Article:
bacteria, bioaugmentation, biofilm, facultative, sewer, sludge, treatment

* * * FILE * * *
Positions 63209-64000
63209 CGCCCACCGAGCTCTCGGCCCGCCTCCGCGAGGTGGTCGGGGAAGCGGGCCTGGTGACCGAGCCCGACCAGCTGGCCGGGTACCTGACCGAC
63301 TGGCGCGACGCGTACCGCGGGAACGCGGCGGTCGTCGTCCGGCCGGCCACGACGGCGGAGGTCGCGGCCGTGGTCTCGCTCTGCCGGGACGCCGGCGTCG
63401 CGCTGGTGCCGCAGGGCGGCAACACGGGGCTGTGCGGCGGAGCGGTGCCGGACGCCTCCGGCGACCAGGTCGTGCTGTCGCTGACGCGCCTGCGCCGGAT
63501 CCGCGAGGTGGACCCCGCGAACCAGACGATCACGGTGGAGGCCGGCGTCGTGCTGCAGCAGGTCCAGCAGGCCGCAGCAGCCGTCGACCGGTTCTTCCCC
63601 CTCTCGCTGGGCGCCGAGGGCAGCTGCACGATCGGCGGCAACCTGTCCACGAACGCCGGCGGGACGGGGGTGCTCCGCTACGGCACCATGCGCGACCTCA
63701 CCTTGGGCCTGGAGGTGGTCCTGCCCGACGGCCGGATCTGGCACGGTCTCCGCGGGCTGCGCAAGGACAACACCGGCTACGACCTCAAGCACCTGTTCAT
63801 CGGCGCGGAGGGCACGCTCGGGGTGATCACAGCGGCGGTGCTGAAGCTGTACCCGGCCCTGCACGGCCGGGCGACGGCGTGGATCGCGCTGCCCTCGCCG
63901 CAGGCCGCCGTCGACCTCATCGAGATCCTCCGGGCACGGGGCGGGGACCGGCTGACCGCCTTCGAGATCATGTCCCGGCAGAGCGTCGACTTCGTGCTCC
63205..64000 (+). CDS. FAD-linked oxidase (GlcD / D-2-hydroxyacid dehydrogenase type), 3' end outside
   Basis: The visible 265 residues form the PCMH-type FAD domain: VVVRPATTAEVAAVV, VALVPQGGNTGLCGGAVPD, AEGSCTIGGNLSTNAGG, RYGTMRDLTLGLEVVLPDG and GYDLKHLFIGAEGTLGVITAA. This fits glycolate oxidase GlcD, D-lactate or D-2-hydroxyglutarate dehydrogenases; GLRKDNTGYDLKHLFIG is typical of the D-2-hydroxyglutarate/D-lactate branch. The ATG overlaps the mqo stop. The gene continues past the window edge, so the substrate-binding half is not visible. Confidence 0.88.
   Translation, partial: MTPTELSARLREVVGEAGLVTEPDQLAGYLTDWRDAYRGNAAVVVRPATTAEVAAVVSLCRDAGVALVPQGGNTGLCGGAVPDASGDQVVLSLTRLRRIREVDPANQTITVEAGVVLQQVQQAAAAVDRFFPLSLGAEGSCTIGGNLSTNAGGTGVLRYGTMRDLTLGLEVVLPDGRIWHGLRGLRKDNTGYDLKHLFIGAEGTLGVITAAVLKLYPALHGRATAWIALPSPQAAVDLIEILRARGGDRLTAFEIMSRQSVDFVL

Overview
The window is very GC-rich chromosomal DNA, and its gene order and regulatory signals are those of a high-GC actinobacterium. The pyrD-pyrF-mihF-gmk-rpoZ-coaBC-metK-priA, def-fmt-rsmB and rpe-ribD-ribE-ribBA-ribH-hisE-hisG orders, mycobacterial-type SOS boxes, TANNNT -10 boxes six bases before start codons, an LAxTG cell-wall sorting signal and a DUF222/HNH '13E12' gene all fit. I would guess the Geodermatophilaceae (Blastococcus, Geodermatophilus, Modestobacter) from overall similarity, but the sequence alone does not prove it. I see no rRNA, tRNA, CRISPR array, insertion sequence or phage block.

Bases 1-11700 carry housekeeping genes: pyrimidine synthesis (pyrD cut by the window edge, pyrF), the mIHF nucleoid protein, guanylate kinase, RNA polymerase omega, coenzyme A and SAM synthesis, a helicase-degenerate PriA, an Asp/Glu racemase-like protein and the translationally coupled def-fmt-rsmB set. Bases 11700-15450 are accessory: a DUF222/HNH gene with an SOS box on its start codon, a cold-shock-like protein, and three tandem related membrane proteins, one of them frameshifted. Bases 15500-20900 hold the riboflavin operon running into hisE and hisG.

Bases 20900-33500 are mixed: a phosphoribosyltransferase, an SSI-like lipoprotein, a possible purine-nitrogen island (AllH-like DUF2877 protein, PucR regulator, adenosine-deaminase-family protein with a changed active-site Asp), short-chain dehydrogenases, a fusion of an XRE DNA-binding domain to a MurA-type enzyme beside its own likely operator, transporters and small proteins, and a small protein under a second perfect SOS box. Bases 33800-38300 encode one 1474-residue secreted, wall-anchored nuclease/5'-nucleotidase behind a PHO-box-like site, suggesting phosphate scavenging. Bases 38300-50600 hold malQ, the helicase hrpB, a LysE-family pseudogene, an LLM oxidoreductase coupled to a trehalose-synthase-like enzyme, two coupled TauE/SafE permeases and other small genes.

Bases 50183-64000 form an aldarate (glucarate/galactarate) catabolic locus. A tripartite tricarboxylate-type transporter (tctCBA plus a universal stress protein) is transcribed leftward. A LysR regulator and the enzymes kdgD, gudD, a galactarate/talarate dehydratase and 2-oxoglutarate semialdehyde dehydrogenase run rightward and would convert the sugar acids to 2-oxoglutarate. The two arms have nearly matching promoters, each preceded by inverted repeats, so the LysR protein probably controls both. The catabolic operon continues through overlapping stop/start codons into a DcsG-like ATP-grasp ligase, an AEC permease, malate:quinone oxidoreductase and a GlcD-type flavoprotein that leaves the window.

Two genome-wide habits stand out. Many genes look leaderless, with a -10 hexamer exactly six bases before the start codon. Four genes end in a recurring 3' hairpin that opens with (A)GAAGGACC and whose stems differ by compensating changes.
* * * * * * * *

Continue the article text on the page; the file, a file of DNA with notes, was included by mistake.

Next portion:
One the biggest burdens facing municipal wastewater treatment plants are the expenses of hauling and disposing of residual biosolids, or sludge. In 2007, United States municipal wastewater treatment plants produced about 7.7 million dry tons of biosolids, according to sources relying on EPA estimates. Hauling costs, tipping fees and the availability of land application sites forces many administrators to search for new ways to reduce the quantity of sludge produced by the wastewater treatment process. A full-scale activated sludge wastewater treatment plant selected an emerging technology to enhance degradation of biosolids without any digestion process at the plant. The results show that using an external source of genus Bacillus bacteria added to the outer reaches of the sewer collection system improved operational performance at the plant and will save the municipality an estimated $96,000 of operating expenses in the first year of treatment. This report describes the plant performance improvements, the evaluation metrics, the history and discussion of the plant process, and the environmental impacts resulting from external bioaugmentation introduced to the sewer collection system.